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From Randall Leeds <>
Subject Re: beam CPU hog
Date Wed, 28 Jul 2010 21:15:11 GMT
On Wed, Jul 28, 2010 at 02:55, Sivan Greenberg <> wrote:
> Another odd thing is that I don't seem to realize why after a 100-300
> runs of the script time after another, from a point onward, it would
> fail on the setUp method when trying to save the doc- without any
> apparent failure in the runTest that could cause the tearDown not to
> run, and leave a doc residual in the db causing the version
> conflict....

Not sure about this one.

> On Wed, Jul 28, 2010 at 12:26 PM, Sivan Greenberg <> wrote:
>> On Wed, Jul 28, 2010 at 12:02 PM, Randall Leeds <> wrote:
>>> 2) Give us more info about your problem with 'load'. You really
>>> shouldn't care about the cpu load. How long your test takes is much
>>> more important. If you're getting a decent number of operations/second
>>> and your cpu is pinned you should be thrilled.
>> The problem is that the servers designated to host CouchDB are very
>> strong servers (8Gigs of RAM, losts of CPU and cores) , but still do a
>> couple of others things like http server and possibly a couple more
>> services. So when CPU is hogged , performance of web apps is effected.
>> However- I would not care too much about this to start with if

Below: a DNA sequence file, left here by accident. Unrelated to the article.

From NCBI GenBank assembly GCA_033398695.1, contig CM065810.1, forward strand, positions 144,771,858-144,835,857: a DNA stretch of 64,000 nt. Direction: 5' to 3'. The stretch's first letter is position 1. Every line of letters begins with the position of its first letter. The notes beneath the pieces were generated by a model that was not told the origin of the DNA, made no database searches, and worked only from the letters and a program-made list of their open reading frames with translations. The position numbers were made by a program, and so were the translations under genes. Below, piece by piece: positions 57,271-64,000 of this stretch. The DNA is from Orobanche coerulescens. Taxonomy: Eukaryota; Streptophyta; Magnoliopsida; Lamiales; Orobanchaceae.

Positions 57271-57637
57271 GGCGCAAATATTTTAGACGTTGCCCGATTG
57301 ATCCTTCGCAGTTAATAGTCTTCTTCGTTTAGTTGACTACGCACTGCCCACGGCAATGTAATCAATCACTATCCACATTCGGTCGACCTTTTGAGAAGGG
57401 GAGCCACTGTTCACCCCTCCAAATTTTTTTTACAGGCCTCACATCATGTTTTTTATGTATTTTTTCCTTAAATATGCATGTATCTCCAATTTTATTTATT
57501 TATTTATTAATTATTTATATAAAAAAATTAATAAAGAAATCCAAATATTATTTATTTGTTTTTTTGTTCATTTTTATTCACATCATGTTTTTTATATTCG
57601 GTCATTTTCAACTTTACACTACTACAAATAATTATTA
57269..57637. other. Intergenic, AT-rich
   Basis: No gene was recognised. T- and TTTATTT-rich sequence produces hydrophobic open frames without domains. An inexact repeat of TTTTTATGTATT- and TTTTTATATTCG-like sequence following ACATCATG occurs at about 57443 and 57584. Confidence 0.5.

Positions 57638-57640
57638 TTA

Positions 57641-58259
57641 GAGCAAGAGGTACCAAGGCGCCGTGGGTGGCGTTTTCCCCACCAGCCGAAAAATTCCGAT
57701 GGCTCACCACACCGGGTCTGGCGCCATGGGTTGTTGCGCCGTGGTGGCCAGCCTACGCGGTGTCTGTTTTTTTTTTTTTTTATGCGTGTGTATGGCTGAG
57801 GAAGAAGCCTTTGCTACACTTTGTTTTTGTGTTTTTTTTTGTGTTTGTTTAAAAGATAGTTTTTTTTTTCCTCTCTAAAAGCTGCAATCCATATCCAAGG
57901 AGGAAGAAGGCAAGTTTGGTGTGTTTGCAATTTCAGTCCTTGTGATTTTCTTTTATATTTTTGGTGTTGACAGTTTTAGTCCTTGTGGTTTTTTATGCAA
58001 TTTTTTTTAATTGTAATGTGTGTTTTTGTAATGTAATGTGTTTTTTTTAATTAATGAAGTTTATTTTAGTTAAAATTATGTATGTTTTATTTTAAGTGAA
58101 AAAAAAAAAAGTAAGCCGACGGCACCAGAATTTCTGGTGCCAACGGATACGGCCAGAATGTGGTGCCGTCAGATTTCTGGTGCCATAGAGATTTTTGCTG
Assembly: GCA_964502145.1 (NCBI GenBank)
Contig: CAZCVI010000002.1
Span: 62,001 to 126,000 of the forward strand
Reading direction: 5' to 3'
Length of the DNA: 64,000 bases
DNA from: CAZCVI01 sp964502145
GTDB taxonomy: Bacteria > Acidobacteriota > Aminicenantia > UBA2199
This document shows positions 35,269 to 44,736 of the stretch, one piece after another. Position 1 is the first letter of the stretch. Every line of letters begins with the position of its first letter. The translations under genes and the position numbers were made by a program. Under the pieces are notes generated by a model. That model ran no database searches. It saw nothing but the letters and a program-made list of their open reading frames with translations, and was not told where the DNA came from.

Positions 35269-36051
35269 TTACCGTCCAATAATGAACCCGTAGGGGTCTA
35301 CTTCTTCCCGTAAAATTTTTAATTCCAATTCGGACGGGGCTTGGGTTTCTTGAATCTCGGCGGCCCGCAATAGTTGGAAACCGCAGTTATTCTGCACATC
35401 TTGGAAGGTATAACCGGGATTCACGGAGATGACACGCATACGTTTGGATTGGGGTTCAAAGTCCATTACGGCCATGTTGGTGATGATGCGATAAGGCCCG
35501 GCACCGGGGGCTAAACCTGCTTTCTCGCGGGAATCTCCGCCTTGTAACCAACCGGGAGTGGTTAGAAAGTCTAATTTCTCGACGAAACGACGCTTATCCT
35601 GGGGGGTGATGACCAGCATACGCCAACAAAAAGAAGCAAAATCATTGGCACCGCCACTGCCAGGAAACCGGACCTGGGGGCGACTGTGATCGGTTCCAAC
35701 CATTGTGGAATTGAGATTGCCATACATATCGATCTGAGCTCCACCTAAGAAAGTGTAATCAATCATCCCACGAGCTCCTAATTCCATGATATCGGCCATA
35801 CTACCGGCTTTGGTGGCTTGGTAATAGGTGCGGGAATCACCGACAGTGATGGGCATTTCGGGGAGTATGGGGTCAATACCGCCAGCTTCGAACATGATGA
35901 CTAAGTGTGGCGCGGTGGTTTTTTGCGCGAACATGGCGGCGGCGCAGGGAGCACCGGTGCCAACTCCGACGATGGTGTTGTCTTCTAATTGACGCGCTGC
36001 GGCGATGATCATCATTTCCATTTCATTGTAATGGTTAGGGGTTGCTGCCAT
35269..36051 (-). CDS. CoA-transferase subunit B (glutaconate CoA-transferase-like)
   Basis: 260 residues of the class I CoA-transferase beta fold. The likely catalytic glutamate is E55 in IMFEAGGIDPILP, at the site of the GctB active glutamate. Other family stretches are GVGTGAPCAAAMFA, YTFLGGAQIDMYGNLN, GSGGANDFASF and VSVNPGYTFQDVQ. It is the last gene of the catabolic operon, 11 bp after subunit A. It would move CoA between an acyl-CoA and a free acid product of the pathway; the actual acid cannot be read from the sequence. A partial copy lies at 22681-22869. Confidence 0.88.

>> CouchDB's performance would actually provide the result- the idea
>> about this is to have the conflict resolved in real or near real time
>> manner, to be as coherent as possible with the winning doc or latest
>> version of a shopping cart. So right now, when the db is a bit big
>> (less then 1G still) operations take long such that the expected
>> outcome of conflicts cleared (e.g. _conflicts goes away form the doc
>> obj when asked for with conflict=true) does not happen, when
>> simulating a user action triggering fetching his session details, he
>> gets the wrong version...

It seems like with your deployment you would rather be using
continuous replication since your data is server-side and your servers
are generally connected. It might be harder to generate conflicts in a
test scenario this way because you have to "beat" the replication to
the other copy.

The result of using continuous replication would mean that you will
get update conflicts more often than conflicting revisions. Your
client can handle this by fetching the document and deciding (based on
the timestamp) whether it should clobber the current value.


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